Earlier investigations in this field have left the factors of intensity, rate of transmission (and consequently time of stimulation) and phase without adequate control. In this investigation, as far as it has proceeded, we have attempted to supply this deficiency.
In the experimenter's room is a speaker that may be moved right or left upon the arc of a circle. Before it, in fixed positions, are two microphones. These microphones communicate with two vibrators, respectively, in the distant observer's room. The observer is seated with the index finger of the right hand upon one vibrator and that of the left hand upon the other. The situation is so arranged that he cannot hear the action of the vibrators. Before him, and covering the vibrators, is a sheet of cardboard on which the arc of a semicircle is described marked to designate degrees.
As the speaker, in action, is moved sufficiently to the right or left, thus varying its distance from the microphones, respectively, the intensity, time and phase of the stimulus upon the observer's fingers, respectively, are altered as in a corresponding situation in the sphere of audition. The observer “feels as if” a vibrating body before him were moving between right and left. On the semi‐circumference before him he designates the degree of the apparent movement.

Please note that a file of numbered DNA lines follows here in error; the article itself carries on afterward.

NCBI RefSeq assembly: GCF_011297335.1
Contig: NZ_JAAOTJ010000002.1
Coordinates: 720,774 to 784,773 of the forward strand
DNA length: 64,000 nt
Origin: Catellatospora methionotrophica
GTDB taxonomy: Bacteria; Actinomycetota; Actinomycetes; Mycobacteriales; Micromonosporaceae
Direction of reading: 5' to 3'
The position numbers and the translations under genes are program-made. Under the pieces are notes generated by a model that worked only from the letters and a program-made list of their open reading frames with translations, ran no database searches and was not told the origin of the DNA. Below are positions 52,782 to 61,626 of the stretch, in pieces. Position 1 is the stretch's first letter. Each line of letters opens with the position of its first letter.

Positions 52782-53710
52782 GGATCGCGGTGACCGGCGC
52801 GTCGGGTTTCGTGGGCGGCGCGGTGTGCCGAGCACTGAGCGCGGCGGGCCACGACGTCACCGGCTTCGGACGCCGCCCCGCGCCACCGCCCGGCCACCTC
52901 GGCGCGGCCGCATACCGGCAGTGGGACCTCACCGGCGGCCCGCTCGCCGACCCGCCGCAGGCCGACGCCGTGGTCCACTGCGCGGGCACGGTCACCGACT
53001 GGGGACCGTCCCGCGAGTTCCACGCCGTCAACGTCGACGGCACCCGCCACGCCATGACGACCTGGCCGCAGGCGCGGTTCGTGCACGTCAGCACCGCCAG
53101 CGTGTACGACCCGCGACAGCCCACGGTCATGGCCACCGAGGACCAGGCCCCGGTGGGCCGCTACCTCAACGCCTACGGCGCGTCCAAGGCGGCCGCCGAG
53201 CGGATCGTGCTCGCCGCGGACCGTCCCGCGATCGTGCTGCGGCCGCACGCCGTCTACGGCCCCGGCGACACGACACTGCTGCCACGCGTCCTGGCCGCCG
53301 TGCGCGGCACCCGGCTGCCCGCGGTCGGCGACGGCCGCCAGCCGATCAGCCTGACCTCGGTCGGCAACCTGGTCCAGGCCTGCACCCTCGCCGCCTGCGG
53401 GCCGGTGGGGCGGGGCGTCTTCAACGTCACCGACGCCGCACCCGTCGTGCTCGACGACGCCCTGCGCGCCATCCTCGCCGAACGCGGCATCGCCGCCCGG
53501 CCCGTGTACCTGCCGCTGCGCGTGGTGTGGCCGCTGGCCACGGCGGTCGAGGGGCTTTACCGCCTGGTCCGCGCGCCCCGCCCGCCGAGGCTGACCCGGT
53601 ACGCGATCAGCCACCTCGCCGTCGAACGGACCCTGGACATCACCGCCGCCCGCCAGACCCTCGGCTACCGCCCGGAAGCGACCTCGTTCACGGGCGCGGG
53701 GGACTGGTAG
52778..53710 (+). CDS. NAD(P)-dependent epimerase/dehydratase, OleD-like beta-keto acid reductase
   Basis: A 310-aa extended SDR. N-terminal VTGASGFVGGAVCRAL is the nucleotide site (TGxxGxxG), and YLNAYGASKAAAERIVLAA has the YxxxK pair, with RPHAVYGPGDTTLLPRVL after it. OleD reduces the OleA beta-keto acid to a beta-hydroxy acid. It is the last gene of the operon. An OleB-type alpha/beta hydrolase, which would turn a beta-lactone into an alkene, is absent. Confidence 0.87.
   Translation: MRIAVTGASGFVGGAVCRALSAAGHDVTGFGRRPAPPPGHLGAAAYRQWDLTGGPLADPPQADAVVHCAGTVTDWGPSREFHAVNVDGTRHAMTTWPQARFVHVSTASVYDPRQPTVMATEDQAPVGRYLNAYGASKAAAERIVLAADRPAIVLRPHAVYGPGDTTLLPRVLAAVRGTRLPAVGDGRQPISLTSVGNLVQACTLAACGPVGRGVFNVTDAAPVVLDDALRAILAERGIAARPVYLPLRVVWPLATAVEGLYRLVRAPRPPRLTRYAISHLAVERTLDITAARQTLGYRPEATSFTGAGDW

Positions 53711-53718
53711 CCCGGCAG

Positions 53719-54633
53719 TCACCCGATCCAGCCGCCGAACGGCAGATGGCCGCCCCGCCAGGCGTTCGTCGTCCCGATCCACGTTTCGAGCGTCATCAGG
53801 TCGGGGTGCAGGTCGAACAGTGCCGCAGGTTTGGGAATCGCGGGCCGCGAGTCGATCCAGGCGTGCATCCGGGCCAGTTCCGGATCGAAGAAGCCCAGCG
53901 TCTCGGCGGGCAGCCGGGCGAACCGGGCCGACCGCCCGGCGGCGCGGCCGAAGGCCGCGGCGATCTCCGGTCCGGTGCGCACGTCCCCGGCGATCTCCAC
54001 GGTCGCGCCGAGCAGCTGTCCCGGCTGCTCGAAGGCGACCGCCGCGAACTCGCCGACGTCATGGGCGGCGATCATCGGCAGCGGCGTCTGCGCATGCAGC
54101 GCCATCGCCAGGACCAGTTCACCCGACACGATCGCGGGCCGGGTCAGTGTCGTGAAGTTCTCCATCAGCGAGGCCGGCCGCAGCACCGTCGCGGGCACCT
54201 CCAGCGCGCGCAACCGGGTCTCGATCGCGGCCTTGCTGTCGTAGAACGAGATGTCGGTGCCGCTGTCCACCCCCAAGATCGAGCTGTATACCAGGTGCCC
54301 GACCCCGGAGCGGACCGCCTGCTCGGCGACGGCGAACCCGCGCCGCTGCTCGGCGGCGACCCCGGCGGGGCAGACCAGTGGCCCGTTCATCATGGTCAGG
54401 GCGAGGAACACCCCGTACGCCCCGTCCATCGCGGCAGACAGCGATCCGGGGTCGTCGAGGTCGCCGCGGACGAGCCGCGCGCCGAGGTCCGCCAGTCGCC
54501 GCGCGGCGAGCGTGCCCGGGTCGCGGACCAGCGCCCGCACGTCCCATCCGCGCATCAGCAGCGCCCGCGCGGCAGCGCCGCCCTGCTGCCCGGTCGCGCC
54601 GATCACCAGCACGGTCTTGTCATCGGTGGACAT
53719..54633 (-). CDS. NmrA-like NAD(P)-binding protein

When, now, the speaker is kept in a constant middle position with reference to the microphones and when attenuators are introduced to control intensity in the vibrators, respectively, the time element is kept constant but the observer continues to experience the illusion of movement referred to. The degree of apparent movement corresponds to that that obtains in the auditory sphere in similar situations.
We have yet to complete the experiment by holding intensity constant while other factors are independently varied.